Greg Mason of Head says retail price points at $100 and below will be critical in today’s marketplace. “In product performance and value to shoppers, Head competes exceptionally well,” he says. New shoes for ‘09 include the Prestige Pro for men (shown at right, second down) and women.
K-Swiss (kswiss.com; 800-714-4477) is hoping its new shoe, the Defier MiSoul Tech, which launched in January, will be a runaway favorite among tennis players. It’s the first in a planned tennis line that allows players to customize the shoe for practice days and match days, using switchable insoles. The Cushion 1.0 insole is for practice days, providing long-lasting and comfortable cushioning, says K-Swiss. The Light 1.0 insole for match days provides a springier feel and extra support, among other features. K-Swiss is planning additional MiSoul Tech insoles that help with added stability, for those who wear orthotics and more.
Spring footwear for Prince includes two new colorways in the men’s and women’s T22 shoe, says George Poulos, the global director of footwear. Also, the company launched the new Cobra, a lightweight, low-silhouette shoe with lateral support, built on Prince’s NFS last. And the updated NFS Viper V has mesh for breathability and lighter weight. Three new Prince shoes are slated for later this year: an addition to the T Series, an “aggressive” update to the original M and O Series shoes featuring second-generation Precision Tube cushioning system, and a women’s shoe that combines a performance outsole with contemporary styling.
For Wilson, new shoes for 2009 include the all-court Tour Spin, a lightweight high-performance shoe that emphasizes comfort.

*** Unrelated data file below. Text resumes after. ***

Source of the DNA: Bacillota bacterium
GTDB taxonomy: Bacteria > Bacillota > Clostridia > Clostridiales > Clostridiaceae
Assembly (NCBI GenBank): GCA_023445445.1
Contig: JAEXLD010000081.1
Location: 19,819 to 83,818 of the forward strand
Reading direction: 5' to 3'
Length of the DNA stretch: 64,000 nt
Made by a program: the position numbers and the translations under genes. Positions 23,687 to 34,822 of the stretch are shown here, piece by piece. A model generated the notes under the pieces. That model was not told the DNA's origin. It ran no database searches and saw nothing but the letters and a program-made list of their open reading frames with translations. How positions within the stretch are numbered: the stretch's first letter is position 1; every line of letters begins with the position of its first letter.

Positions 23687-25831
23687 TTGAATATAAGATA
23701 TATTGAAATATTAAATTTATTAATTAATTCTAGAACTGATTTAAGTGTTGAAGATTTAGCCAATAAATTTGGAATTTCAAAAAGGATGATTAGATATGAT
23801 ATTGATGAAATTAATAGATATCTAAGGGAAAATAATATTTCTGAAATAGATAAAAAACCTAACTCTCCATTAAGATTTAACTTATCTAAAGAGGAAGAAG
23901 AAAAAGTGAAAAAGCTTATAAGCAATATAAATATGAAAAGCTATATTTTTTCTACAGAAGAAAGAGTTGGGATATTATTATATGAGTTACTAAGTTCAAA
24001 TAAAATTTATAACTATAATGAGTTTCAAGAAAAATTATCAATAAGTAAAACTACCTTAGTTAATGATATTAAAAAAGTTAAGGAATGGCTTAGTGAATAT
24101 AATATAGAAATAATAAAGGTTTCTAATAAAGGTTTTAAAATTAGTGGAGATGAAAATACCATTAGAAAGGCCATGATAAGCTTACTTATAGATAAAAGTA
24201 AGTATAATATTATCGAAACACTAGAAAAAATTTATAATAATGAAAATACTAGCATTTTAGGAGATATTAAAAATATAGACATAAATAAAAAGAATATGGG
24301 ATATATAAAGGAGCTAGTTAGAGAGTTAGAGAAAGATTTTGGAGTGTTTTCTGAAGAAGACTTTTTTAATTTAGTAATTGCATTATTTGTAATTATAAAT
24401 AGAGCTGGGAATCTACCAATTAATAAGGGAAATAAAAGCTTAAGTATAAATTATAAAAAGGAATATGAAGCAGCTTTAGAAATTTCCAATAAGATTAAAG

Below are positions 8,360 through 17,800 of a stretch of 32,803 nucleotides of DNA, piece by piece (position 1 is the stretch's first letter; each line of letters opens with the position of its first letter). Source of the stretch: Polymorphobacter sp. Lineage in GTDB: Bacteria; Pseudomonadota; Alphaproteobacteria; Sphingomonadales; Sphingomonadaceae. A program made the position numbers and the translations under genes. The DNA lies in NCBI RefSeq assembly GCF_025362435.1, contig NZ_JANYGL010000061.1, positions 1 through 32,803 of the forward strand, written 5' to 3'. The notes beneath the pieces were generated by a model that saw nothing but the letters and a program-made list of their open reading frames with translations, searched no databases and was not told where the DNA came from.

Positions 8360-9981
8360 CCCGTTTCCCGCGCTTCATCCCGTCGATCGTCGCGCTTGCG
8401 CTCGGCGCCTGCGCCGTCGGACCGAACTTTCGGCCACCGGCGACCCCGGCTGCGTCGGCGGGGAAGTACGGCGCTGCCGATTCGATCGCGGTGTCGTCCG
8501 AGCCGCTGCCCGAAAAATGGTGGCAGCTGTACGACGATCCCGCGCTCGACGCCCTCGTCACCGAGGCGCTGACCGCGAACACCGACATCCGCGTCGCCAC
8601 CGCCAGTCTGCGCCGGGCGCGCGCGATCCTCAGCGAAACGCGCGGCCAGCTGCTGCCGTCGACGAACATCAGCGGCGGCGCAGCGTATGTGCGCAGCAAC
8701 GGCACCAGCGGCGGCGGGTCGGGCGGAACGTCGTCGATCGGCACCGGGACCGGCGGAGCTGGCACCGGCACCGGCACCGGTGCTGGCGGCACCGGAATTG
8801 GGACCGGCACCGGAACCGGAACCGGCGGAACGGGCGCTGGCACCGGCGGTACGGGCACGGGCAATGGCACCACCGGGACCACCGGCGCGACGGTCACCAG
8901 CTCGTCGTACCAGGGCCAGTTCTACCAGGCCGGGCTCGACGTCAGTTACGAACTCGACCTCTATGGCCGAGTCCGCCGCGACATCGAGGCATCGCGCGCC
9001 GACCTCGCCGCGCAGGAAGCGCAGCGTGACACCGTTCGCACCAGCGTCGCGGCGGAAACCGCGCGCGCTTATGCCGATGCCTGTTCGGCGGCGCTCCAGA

At Bolle (bolletenniswear.com; 301-362-0360), product manager Shawn Chesney says players are looking for quality and a good value, with an edgy, fashion-forward look. “We’re trying to look out for the consumer,” Chesney says, “so we’re not raising any prices, we’re keeping things the same. And we want our clothes to look great on the court as well as in the gym. Chesney says pink has been a staple for Bolle. “Every season, we do pink, and people love it,” she says. In addition to the Tennis line, the High-Performance line is geared toward a younger market, with silhouettes cut closer to the body, skirts slightly shorter, and more vibrant, loud colors.
Lauren Mallon, the global marketing manager at Fila (fila.com; 410-773-3000), says women are looking for performance and femininity, with dresses continuing to be popular. “Layering and mesh details incorporated into the design make it look more feminine, but performance is the most important,” she says. “Products are designed with the player in mind.” For men, color is a huge trend, she adds. And men are moving away from collared shirts — ”most of our business is in crewneck.”
Fila is building more products in its Eco category and introducing them into the tennis category. “The trend toward eco and green is here to say,” Mallon says. “It’s important that products perform and are eco-friendly.” Fila has a large “basics” business — led by team and league wear purchases.
Steve Crandall of Ashaway (ashawayusa.com; 800-556-7260) says that possibly as a function of the aging population, “Recreational players are losing their infatuation with high-end polyester — ’gut on steroids.’ They’re realizing that normal, everyday players just don’t get enough benefit from that type of string to warrant the cost.” Crandall says that instead, “They’re turning to more traditional multi-filament and synthetic gut strings, which offer a good combination of performance, economy and durability, and they play softer.” Ashaway’s line includes multifilaments such as Dynamite WB and 17, and its classic Synthetic Gut 16 and 17, among many other models.